JDK-7024475 : loop doesn't terminate when compiled
  • Type: Bug
  • Component: hotspot
  • Sub-Component: compiler
  • Affected Version: hs21
  • Priority: P3
  • Status: Closed
  • Resolution: Fixed
  • OS: solaris_10
  • CPU: x86
  • Submitted: 2011-03-04
  • Updated: 2011-04-25
  • Resolved: 2011-04-25
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JDK 7 Other
7Fixed hs21Fixed
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The following test periodically hangs when run with -server.  If you run a debug might you might need to increase the time it was before it considers it to be hung.  I'm still trying to narrow which release it appeared it.  6u14 is currently the first release where I've seen it hang.

import java.net.*;
import org.jsuffixarrays.*;

public class test extends Thread {
    public static void main(String[] args) throws Exception {
        int hung = 0;
        for (int i = 0; i < 10000; i++) {
            URLClassLoader apploader = (URLClassLoader)test.class.getClassLoader();
            URLClassLoader ucl = new URLClassLoader(apploader.getURLs(), apploader.getParent());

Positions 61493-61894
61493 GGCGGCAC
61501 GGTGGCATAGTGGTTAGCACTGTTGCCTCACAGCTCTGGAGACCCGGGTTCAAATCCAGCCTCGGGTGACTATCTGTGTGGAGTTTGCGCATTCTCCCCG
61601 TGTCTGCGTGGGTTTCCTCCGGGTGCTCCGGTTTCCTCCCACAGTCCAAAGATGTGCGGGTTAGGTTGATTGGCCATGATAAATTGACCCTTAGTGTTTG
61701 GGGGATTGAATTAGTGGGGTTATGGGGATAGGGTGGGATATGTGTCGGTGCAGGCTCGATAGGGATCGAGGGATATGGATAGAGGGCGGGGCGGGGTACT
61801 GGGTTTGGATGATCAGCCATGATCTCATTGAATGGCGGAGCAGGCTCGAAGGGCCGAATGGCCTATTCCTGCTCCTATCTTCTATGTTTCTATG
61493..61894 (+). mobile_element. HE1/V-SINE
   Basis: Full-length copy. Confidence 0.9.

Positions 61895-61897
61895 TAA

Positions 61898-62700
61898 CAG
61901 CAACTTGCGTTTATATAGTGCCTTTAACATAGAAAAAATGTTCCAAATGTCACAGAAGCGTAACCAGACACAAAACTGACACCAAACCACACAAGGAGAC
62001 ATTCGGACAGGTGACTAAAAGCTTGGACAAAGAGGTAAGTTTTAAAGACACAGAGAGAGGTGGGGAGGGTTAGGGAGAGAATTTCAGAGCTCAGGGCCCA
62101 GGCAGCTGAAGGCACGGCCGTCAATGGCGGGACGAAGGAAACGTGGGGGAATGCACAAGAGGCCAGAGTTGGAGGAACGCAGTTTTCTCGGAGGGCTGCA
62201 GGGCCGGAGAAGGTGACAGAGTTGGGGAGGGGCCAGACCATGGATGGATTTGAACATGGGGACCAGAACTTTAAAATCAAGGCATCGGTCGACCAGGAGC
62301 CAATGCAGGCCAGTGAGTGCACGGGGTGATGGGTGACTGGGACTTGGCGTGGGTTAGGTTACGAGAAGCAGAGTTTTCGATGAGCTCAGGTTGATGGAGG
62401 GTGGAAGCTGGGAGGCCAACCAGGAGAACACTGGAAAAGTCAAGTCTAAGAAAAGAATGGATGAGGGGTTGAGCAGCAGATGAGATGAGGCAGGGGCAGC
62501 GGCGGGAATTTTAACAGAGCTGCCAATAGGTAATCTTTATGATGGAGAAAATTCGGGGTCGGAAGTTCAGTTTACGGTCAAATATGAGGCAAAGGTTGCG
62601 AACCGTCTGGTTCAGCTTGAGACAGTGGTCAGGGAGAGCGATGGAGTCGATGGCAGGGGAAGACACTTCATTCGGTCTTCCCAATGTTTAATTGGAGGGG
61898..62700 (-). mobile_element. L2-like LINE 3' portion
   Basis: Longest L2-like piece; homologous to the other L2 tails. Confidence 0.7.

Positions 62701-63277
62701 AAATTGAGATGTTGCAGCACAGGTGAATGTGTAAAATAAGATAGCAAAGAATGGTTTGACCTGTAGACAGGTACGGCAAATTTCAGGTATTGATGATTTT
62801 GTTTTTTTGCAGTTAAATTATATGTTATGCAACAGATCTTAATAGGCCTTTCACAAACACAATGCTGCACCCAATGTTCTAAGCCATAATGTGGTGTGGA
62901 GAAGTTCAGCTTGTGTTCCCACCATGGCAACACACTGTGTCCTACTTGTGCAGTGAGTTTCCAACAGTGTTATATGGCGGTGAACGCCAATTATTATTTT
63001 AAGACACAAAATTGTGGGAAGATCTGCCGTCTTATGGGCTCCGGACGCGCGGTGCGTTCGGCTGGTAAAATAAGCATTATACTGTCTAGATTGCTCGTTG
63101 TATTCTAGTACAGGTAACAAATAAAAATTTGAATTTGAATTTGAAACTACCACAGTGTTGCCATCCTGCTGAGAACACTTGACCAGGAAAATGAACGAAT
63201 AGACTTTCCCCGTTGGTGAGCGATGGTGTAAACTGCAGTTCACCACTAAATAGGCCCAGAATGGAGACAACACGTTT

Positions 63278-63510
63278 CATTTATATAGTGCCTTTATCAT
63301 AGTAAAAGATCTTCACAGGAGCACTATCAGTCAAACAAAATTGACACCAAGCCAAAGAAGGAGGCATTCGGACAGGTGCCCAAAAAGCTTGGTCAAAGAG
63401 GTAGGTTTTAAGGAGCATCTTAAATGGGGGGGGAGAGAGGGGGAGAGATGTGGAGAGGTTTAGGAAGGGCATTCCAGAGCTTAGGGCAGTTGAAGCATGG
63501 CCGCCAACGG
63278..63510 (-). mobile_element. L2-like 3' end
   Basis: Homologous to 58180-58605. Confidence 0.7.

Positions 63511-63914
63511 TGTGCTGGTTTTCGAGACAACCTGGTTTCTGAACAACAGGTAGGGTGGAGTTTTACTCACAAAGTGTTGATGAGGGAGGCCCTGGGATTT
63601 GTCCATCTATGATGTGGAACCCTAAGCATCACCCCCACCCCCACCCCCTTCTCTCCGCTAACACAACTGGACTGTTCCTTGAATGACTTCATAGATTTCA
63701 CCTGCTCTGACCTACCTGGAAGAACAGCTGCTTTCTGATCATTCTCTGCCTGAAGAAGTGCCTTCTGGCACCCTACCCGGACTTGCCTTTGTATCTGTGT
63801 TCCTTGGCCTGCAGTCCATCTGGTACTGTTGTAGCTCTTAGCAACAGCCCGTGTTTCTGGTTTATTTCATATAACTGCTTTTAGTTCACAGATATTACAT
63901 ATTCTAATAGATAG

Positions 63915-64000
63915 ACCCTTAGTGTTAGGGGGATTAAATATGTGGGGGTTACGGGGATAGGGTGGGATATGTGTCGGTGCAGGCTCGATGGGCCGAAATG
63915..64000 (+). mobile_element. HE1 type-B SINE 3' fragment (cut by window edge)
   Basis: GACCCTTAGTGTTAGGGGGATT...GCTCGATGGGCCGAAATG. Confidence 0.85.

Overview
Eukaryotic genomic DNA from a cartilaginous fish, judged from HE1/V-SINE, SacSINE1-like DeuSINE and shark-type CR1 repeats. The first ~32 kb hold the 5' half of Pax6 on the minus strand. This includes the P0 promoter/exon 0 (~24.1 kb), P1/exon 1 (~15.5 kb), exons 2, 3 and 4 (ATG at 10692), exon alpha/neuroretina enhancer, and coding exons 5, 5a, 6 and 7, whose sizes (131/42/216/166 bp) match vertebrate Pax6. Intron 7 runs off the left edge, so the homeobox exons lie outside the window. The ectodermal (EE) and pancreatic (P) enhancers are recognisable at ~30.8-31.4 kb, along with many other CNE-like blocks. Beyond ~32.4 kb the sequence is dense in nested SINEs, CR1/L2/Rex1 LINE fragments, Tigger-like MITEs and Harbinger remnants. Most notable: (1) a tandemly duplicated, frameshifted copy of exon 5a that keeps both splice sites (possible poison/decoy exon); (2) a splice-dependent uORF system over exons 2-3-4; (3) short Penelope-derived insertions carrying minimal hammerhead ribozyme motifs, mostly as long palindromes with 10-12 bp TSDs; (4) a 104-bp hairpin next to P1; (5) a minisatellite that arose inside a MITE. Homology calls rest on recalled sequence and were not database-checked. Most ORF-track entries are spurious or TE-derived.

Class c = ucl.loadClass("test");
            Thread t = (Thread)c.newInstance();
            for (int s = 0; s < 10; s++) {
                if (!t.isAlive()) {
            if (t.isAlive()) {
            System.out.println("ok " + (i + 1 - hung) + " hung " + hung);
    public void run() {
        DivSufSortTest t = new DivSufSortTest();
Hi Tom.

Apologies for not providing a broader context, it follows.

> Is it hanging, as in making no progress, or not terminating?  

It is hanging as in: it consumes 100% of a single core, never terminates (when executed without debugging), in the debugging mode it does not terminate until a JVM breakpoint is set inside the loop below, then it breaks out to the debugger and you can step-by-step execute the code or re-run it and, magically, it will terminate.

> Does it terminate if given a lot more time?  It's not GC bound?  By debugger do you mean gdb or a Java debugger?

No, it never terminates... at least not in a reasonable time. Normally this loop ends in 2-3 seconds and when hung it does not terminate after 30 minutes or so (the longest we waited to kill it on the build server).

To me It looks like it JITs into something that causes an endless loop. I also checked with jrockit and J9 and these never hung, so it's probably hotspot.

Talking about the debugger, that was a Java debugger, I didn't inspect JIT dumps of what this method compiles to yet, didn't have the time and wanted to check if it's a known issue first.